# Tag Info

1

How much scatter do you need? Mirrors and corner-cube reflectors are certainly non-Lambertian. Any number of machined surfaces with designed roughness or structure are non-Lambertian, e.g. reflection gratings. Beyond that, if you Google for "BRDF" (bidirectional reflectance distribution function) you can probably track down any number of homogeneous ...

2

Most surfaces are going to be non-Lambertian to some degree. My desk is a good example. There are multiple scattering from the rough wood surface producing Lambertian scattering but there is also specular reflection from the varnished top layer of wood. Lambertian scattering depends on the surface having a sufficiently random level of roughness. Once you ...

1

Plastic deformation is largely due to dislocation motion and is a more general term in materials science. That out of the way I think I still understand your question. In general: plastic deformation occurs when a material is stressed beyond it's yield stress. (this can be in tension, compression, or torsion) Fatigue failure occurs due to continually ...

13

Ice, as in the ice you see in cold weather, is most certainly a crystal. In fact ice has at least 11 different crystal forms depending on the temperature and pressure. The form we see on a cold day is ice 1h. A glass, i.e. an amorphous solid, is a material that has no long range order and shows a glass transition rather than a distinct melting point. It is ...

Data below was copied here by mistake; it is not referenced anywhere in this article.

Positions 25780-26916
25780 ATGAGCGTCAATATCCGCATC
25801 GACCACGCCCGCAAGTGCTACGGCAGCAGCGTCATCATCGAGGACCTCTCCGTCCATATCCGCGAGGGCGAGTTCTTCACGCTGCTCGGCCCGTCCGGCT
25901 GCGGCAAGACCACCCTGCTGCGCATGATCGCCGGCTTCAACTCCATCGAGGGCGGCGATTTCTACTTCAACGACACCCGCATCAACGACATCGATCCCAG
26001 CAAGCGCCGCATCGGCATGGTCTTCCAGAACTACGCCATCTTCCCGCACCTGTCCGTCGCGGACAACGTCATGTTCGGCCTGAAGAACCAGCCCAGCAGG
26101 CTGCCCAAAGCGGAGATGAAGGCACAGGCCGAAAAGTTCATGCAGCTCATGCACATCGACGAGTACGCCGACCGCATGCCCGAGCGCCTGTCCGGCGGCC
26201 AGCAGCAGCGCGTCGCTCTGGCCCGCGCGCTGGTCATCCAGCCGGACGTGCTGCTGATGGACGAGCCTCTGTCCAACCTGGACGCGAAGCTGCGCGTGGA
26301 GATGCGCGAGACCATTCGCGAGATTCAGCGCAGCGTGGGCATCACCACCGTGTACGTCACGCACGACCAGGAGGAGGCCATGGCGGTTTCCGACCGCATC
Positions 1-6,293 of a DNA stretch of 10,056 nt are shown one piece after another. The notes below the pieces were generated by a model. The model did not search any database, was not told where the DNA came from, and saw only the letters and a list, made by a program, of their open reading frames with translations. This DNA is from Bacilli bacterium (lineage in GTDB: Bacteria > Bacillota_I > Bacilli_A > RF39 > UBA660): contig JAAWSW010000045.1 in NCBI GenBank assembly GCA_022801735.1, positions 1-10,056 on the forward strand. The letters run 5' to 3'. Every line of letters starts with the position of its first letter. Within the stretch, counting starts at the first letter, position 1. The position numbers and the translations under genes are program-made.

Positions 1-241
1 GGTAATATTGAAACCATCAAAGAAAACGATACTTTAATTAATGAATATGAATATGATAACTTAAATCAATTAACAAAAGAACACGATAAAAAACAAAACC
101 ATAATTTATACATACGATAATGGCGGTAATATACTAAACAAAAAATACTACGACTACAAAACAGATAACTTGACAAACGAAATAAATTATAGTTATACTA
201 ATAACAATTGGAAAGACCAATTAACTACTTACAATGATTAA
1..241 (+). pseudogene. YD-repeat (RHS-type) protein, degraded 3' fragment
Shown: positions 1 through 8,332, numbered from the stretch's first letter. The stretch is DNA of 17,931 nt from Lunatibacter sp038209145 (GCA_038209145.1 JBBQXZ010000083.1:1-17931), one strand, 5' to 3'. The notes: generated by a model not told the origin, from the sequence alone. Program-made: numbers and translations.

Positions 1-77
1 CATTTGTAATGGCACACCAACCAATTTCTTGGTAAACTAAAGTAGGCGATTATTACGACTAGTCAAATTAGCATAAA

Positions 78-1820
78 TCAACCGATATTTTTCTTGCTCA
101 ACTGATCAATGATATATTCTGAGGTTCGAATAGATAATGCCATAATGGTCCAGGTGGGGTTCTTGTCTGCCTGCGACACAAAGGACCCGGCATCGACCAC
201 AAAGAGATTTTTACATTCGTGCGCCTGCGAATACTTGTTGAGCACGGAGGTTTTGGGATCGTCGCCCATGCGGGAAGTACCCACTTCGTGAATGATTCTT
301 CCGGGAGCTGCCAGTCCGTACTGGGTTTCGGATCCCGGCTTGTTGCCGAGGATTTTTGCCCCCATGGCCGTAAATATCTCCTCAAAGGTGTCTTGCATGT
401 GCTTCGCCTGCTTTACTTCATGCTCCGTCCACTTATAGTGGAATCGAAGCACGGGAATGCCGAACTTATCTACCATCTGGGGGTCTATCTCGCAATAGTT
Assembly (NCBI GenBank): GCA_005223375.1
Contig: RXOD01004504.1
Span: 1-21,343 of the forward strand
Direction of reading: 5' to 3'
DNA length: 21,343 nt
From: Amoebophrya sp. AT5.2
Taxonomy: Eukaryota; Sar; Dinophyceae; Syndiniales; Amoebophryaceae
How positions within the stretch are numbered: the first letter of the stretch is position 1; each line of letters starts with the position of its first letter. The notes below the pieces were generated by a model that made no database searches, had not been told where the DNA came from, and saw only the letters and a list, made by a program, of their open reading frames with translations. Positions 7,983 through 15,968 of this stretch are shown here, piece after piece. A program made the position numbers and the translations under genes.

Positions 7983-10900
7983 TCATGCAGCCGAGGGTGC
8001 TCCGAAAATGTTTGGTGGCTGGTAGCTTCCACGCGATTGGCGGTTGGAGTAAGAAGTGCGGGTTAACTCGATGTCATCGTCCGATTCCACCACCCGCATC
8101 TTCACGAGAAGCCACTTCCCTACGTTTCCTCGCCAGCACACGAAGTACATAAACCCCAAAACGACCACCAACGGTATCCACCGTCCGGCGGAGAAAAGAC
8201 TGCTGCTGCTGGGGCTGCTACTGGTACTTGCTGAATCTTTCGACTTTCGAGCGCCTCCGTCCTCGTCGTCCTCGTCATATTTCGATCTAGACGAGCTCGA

29

A crystalline substance doesn't necessarily have to be a single crystal to be deemed as such. An amorphous solid such as glass doesn't exhibit a crystalline structure even at very high levels of magnification. Glassy substances have a glass transition phase that is lower than the melting temperature. The melting point of ice formed under ordinary ...

0

In the free-electron approximation, the electron energy is indeed $\frac{(\hbar k)^2}{2m}$ with a minimum at $k=0$. However, in a real material the electron is not free, and feels a background potential due to the distribution of the other charges, which modifies the $E(k)$ relationship. In a material with low symmetry, I presume this can also shift the ...

1

A sharp knife is still several molecules thick on the edge; dull blades are even wider. So when you attempt to cut material, it needs to be ripped apart. As explained in other answers, the material either fractures along faults in the lattice, or you separate molecules (as when you cut bread). The only materials where you might split chemical bonds are ...

0

I guess you mean "silicone-like", not "silicon-like". Recently, I was looking for a similar material (Need an intermediate resistivity part/material ), but eventually obtained doped silicon rods. You have several options, depending on the required geometry and properties of the part. For example, there are so-called "intrinsically conducting polymers" ...

2

The space elevator probably deserves an entire series of questions (and I am sure there have been plenty of posts), but if we stick to this particular version, there are a couple of problems with it. First of all, a space elevator needs a counterweight in an orbit that is higher than the areostationary orbit (the Martian equivalent of Earth's geostationary ...

0

You could try PEBBLES which is freeware AFAIK

Top 50 recent answers are included